I was interested in The Distortion Of Sound documentary as soon as I saw the trailer. Though I seem to have had the wrong idea about it. I’m somewhat of self-identifying audiophile, though constant awareness of all of the top of the line gear I can’t afford keeps me from being too smug about it. I’m easily drawn into impassioned half-drunk rants about the infanticide of dynamic range that has come out of the “loudness war,” and I have extensive collections of both vinyl records and 24-bit digital audio, versus a small stack of CDs off in a closet, that will surely eventually be given or thrown away. I dug very deeply into these topics with Sean Beavan awhile back.
So when I saw that The Distortion Of Sound documentary was available to watch on YouTube, I set aside 20 minutes. In the first quarter or so of the documentary, various musicians, ranging from virtuosos like Quincy Jones and Hans Zimmer, to middling hacks like Mike Shinoda and Steve Aoki, all earnestly assert how precious their music is to them, and snarky potshots aside, you can’t help but respect the fact that they all love their musical children, be they on the honor roll or short bus, equally and infinitely. And they just want what you hear to be what they hear.
And then at around the halfway mark, they present the evolution of music product, from vinyl, to tape, to CDs, and then to MP3s. And then I realize that’s what this is about. Not dynamic range compression that sacrifices nuance just to stand out in a crowd, but rather about plebs who don’t know or care or know how to change the fact that they’re listening to a shitty rip of their favorite song. I almost stop watching at this point. In that moment, I felt like a documentary about the waste treatment industry had arrived at the conclusion that it smells really bad. Right, no shit, Mike Shinoda. Your terrible music isn’t done any favors at 128kbps via mobile YouTube.
But I stuck with it, and there are some good points, at least implied, towards the end. Snoop claims that people don’t know. Maybe this is true to some extent. I’m not sure how many people who don’t know will now know after somehow finding and watching this documentary (at 320p with 128kbps audio on their iPhone), but if the number is greater than zero, I can’t knock the effort. But there is also an interesting comparison to the HD TV arms race, and how the two businesses are driven by very different metrics. For Sony to sell you a new TV, they have to convince you that you’re missing out on something. They show you the difference. They convince you that Blu-Ray makes your DVDs obsolete, that 4k is worth the money.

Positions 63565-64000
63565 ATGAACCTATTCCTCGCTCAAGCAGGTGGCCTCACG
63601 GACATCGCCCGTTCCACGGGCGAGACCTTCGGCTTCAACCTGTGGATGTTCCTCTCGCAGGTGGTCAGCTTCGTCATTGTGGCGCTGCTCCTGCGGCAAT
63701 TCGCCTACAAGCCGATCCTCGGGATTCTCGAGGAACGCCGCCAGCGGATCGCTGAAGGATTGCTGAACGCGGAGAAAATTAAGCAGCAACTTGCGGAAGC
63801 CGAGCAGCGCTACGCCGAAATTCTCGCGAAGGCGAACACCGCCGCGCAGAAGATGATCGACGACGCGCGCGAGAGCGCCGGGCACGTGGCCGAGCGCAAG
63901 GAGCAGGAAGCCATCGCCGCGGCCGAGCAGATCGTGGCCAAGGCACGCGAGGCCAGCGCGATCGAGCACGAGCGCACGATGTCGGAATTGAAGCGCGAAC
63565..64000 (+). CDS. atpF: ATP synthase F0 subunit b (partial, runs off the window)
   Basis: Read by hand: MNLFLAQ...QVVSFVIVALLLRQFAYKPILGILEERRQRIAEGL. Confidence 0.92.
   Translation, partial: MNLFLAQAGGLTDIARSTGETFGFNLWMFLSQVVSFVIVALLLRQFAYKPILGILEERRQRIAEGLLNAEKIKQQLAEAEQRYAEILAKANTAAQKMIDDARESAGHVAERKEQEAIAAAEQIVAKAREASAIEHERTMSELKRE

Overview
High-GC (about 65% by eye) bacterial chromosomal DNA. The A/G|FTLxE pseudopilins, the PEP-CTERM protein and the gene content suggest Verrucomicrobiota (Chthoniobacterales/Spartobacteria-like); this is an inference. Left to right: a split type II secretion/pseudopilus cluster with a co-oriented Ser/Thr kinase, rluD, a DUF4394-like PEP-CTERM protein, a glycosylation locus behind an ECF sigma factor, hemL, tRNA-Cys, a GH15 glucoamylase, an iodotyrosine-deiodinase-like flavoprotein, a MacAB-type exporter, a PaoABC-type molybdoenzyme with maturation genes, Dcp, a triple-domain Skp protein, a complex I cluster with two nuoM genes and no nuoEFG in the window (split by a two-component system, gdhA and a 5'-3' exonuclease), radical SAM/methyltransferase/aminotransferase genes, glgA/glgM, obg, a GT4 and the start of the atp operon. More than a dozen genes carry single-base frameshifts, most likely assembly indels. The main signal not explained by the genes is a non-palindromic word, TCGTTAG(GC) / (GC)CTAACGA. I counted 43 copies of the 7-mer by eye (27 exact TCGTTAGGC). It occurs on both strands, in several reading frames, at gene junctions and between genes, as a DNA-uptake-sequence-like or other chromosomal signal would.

As music goes to all-online digital delivery, any improvement to the data bit rate directly sacrifices financial bottom line to impress consumers who may or may not know what they’re trading. There’s worse than no benefit to educating consumers; Today’s digital music providers are actually incentivized to keep consumers in the dark.
Hence Jimmy Iovine, co-founder of Beats Electronics, talking about 24-bit audio. As a hardware manufacturer, Beats can sell more expensive headphones, if consumers give a shit. But when services like Spotify and Pandora are selling convenience at increasingly competitive price points, there just isn’t a good enough reason to join the battle. Apple, arguably the most ubiquitous manufacturer of hardware that we play music on, is selling innovation. But they’re not losing any business over their shitty earbuds. Those that care have no problem upgrading, and those that don’t care have no problem lining up for new devices, sight unseen.
Ultimately, I’m happy that the documentary has inspired me to think about the economics of sound quality, even though that wasn’t really the main thrust. If there’s ever a sequel though, I hope it presents some ideas on how to move some of the business incentives away from cheaper, smaller, and easier, and closer to better. The problem as I see it isn’t that shitty audio is shitty. It’s that shitty audio is more profitable.